Careers Service


What are references and how should I choose a referee?

In the UK a reference can vary:

  • A simple acknowledgement of facts. Employee X worked as XXXX from Date – Date.
  • Some basic facts about your role and competencies.
  • Your referee may be asked to assess you against certain criteria, punctuality, communication skills, how many days off sick you had etc.
  • Or it can be more of a testimonial – recommending you to a future employer.

What you get depends on what your future employer asks for and the policy of the organisation giving the reference.

When are references usually taken?

It is normal to give contact details of your referees at the application stage.

If you are currently in employment you may ask for your current employer not to be contacted until you have been made an offer. An employer may choose to contact referees at any stage in the process although it is more likely to be in the final stages due to the time this takes.

Choosing a referee

Typically you will be asked to provide the names, job titles and contact details of two referees. If you are currently studying then your personal tutor may be a good choice. Choosing another academic, say a project tutor may be equally appropriate as they can talk about your work-related skills. If you are unsure who to approach ask your academic schools' administration office. Your second referee could be a second academic although a current employer would provide the added selling point of how you perform in the workplace. If you need a third referee or you have no employer references you could choose someone from wider life experience. Volunteering supervisor, sports coach or head of a society of which you are a member.

Using a family member may or may not be acceptable in certain circumstances - you will need to explain the context to your future employer, they will decide if it is acceptable or not. Occasionally you may be asked for a personal reference, this will normally be someone who is in a position of professional responsibility and has known you for more than five years.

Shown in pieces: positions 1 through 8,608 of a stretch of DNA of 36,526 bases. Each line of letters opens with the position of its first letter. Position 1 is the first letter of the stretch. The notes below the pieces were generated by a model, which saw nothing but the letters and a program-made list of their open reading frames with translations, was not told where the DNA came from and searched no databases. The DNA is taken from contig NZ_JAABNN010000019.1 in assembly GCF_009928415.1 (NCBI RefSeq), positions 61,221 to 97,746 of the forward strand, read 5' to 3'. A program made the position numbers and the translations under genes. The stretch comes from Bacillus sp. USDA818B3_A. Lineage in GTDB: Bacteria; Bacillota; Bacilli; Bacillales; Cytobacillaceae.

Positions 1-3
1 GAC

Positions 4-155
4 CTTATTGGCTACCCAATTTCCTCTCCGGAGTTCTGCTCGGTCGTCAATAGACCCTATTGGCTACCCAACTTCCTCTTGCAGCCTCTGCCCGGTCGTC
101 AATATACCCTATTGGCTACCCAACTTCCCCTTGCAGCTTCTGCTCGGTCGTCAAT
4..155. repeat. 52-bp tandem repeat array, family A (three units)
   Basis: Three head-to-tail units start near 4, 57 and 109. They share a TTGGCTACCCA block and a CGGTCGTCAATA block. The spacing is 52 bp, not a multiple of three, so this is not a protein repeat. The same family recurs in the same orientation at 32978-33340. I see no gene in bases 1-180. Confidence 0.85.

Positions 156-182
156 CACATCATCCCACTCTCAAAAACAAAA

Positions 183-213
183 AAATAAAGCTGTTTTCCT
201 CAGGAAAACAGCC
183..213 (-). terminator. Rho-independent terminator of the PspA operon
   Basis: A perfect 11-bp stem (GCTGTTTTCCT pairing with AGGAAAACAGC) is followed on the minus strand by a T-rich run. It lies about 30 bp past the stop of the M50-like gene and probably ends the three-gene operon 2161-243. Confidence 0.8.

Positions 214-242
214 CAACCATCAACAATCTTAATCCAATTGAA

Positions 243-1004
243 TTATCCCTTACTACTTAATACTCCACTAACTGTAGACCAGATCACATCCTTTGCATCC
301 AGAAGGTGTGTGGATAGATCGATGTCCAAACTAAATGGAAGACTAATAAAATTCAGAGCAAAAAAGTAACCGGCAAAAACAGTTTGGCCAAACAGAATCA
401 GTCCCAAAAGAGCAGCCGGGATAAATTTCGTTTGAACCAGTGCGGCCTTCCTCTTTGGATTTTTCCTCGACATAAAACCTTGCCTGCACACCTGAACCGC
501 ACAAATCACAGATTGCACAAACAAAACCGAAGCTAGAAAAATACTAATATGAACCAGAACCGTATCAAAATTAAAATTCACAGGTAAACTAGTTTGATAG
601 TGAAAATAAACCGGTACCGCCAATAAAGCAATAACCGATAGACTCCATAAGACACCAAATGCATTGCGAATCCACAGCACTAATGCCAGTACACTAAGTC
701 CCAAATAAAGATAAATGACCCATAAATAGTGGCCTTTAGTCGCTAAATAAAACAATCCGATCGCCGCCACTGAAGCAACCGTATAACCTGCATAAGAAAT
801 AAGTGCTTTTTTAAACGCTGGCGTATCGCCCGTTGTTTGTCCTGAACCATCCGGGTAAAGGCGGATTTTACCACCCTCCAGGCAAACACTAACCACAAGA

Ask permission

Always ask permission before you put anyone forward as your referee. You may have had an informal general offer from an academic or previous emoployer of providing you with a reference. Don’t assume it is still an open invitation. Always ask and receive a positive reply before you include them.

Briefing your referee

Contacting your referee to ask if they wouldn’t mind writing you a reference will no doubt be followed by what are you applying for? Who with? Why did you choose that? Have all this information ready for them. This could simply be a copy of your application or CV and covering letter. You could (literally) highlight the key words, skills, experiences and personality traits you believe make you a strong candidate. Ask them to emphasise these on their written reference. Going through these steps will hopefully ensure your reference arrives at the HR department of your employer suitably tailored to the requirements for the job.

Can my employer write a bad reference?

If you have had a negative experience with an employer and feel they would give you a bad reference then it may be best to pick someone else. If this is your only employer then check with them if they are happy to give you a reference. The reference must be accurate and not contain misleading information, but they do not have to provide a reference unless it states in your contract that they do.

Examples

  • Acceptable: Jim was rated 2 on a scale of 1-5 (where 1 is the lowest and 5 is the highest) in his most recent (state year) performance appraisal
  • Not acceptable: Jim's work was considered unsatisfactory
  • Acceptable: Hannah was given a first written warning regarding timekeeping in (state date)
  • Not acceptable: Hannah frequently turned up to work late in the mornings
  • Acceptable: Jack was summarily dismissed from the company for fighting with a colleague
  • Not acceptable: Jack's conduct at work left a lot to be desired

You can make a request to see your reference under data protection law.